FREE shipping over $150 and FREE returns

FREE shipping over $150 and FREE returns on all orders

Your cart

Your cart is empty

How to Master Bird ID-ing in Muskoka

Spring Is For The Birds!

Now that the weather is becoming milder, I start every morning outside. I head out to the veranda with a hot mug of black coffee, wrap myself and my dog up in a soft berber blanket, and sit back to enjoy the beautiful sounds and sights of nature.

I've noticed over the last few weeks that the birds of spring are back in our neighbourhood, and it's all very exciting!

We are very fortunate to have such diversity here in Muskoka, as we are a breeding ground for a large number of birds who travel south for the winter months. This time of the year is the best for birdwatching (in my opinion). With so many returning species, and with no leaves on the trees to obscure the view, it's not difficult to spot a flash of colour or some movement above.

Vintage Hues Collection - Pure Muskoka
Vintage Hues Collection - Pure Muskoka

With the ice out of the lakes, we can welcome back some of our favourite water birds as well. I'm sure that every Pure Muskokan can agree, there is nothing quite as beautiful and haunting as the sound of a loon call echoing across the water. Personally, it never fails to make me pause and consider how fortunate I am to live in this amazing place.

Bird IDing in Muskoka

Now, I'm no expert, but I've spent years observing and attempting to ID birds as I see and hear them. Of course, there are numerous common birds that we all know and love, but as you start to look harder and listen more, you will notice a diversity here that you might never have known existed. It's actually kind of mind-blowing!

I have used a number of different bird ID books for reference over the years. And of course, over the last couple of decades, internet searches have made it that much easier. However, I still encounter challenges when trying to cross-reference a bird I've seen, whether from a photo or memory, and then locating a similar-looking bird online.

Well, over the last year, I have discovered a secret tool that makes ID-ing a piece of cake and I have to tell everyone that doesn't already know about it!

The Cornell Lab of Ornithology has developed a great app called Merlin, which instantly identifies birds of all kinds, from all over the world. What Merlin does is identify birds in real time based on their call which the app will auto detect when you have it running. It then sends the date and location back to the Cornell lab for their research and and you get to know exactly what birds are you your immediate proximity. All based on their call. While not perfect, it does a pretty amazing job of catching and identifying quite a lot of birds around us.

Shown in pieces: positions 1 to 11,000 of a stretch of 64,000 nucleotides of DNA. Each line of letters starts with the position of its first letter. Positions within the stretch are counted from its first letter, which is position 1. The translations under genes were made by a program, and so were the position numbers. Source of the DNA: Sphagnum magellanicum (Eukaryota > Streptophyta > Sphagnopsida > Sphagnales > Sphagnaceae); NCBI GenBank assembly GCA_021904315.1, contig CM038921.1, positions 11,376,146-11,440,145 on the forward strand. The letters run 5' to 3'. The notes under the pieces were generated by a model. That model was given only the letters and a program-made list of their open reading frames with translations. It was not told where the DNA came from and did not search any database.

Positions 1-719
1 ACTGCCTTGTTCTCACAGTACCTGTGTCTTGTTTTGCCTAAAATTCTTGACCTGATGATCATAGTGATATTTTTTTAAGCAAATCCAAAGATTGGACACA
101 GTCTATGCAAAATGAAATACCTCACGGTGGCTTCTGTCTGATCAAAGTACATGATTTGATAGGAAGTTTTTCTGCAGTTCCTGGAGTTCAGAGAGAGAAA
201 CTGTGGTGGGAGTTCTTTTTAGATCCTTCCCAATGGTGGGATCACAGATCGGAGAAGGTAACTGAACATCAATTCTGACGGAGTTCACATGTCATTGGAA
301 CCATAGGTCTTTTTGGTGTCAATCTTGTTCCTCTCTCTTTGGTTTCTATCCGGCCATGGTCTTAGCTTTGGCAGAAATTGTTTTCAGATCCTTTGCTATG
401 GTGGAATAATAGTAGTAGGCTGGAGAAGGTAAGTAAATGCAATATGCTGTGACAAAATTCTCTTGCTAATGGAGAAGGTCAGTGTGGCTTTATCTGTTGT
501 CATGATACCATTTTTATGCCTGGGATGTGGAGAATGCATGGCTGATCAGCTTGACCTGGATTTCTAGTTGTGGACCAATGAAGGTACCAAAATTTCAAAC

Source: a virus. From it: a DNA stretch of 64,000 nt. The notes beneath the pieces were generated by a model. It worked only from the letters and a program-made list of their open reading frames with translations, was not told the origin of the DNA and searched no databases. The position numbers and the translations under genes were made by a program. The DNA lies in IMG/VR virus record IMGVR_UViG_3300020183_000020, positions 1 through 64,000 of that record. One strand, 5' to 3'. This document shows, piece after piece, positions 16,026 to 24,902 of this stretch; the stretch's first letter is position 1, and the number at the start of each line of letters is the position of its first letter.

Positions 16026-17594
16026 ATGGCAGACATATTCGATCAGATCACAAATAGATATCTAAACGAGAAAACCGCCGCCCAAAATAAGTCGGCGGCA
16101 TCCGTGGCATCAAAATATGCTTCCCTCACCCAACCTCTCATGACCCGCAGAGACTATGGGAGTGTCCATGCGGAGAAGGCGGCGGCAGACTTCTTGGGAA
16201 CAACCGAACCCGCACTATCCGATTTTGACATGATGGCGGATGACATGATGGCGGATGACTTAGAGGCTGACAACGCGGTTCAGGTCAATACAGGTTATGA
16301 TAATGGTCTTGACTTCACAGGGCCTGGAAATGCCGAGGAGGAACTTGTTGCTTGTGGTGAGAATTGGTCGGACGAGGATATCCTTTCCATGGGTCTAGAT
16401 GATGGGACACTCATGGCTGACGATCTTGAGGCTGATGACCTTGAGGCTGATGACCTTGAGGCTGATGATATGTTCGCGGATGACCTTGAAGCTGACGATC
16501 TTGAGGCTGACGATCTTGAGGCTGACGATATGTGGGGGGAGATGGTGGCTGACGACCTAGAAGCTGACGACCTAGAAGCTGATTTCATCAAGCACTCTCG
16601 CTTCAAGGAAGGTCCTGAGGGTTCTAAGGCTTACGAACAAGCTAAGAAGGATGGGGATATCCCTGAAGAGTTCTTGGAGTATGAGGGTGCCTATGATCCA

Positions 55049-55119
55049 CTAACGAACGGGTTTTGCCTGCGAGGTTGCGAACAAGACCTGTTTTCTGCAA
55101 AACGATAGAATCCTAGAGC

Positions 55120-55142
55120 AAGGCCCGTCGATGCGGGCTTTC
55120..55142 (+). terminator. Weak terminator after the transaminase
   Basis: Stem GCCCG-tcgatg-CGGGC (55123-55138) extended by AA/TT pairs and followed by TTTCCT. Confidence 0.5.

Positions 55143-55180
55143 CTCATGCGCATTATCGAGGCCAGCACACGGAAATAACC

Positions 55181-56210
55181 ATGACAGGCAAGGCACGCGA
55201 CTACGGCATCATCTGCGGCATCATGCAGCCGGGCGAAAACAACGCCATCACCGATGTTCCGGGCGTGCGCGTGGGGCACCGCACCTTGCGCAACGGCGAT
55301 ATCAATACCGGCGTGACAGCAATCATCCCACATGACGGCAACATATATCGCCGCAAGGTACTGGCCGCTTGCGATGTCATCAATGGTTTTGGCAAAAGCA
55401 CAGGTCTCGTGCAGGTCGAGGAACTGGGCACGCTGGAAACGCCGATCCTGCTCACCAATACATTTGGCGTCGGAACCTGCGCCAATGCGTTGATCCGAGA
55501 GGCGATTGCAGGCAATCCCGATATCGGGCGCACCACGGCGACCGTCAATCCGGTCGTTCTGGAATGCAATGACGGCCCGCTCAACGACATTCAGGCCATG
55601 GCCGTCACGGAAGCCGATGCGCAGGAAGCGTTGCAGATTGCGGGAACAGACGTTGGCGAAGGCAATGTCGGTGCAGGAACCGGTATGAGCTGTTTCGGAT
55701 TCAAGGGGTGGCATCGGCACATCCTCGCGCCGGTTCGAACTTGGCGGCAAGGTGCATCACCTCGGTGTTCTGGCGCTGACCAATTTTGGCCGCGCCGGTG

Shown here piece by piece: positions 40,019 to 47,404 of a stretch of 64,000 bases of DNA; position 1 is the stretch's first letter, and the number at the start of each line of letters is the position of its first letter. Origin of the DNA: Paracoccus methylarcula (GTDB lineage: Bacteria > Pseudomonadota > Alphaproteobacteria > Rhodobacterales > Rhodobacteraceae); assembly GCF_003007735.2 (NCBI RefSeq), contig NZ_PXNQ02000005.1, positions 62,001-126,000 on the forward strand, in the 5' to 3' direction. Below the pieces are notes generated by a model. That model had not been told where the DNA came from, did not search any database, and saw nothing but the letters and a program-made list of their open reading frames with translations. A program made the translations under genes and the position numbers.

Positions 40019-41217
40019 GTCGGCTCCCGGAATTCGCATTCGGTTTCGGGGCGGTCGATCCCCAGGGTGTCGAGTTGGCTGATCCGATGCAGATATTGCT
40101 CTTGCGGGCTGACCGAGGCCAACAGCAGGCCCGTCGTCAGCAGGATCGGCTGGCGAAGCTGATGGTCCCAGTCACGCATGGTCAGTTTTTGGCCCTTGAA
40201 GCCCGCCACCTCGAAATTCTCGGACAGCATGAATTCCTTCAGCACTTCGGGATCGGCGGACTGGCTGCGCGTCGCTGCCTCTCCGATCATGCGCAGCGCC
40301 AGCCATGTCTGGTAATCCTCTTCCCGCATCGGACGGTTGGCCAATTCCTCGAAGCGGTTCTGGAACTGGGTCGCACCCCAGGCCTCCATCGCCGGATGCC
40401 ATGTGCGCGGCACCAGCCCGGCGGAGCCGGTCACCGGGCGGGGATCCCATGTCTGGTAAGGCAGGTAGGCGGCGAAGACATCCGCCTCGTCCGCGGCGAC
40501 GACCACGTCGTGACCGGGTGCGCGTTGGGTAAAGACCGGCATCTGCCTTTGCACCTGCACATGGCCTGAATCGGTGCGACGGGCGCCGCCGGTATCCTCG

Oh, and hey....It's free!

Merlin App - Cornell University

When you open the app on your smartphone or tablet, you're greeted with four options: "Sound ID," "Step by Step ID," "Photo ID," and "My Sound Recordings."

"Sound ID" listens to bird calls and matches them with recordings within its database. This is an amazing way to ID birds while on a hike, or sitting outside having your morning coffee, etc. There have been moments when I've had Merlin open on my phone and am alerted to the presence of an interesting or unusual bird that I never would have otherwise known was there.

"Photo ID" lets you snap a pic or select one from your library for identification.

"Step by Step ID" guides you through questions about the bird's location, date, size, and colours, then offers up possible matches.

And lastly, "My Sound Recordings" allows you to go back and listen to previous sessions and see which birds you encountered in the past. I like to use this function to compare which birds were around at this same time last year. Or if I'm travelling, it's kind of fun to go back and remember how different the birds sounds were in another areas of the world.

I don't know about you, but witnessing the changing seasons and the return of migratory birds fills me with awe and gratitude for the beauty of Nature. And having tools like Merlin doesn't make me enjoy it more, but it certainly helps pique my interest in some ways. Isn't technology amazing sometimes??

Happy Birding!

Previous post
Next post

Leave a comment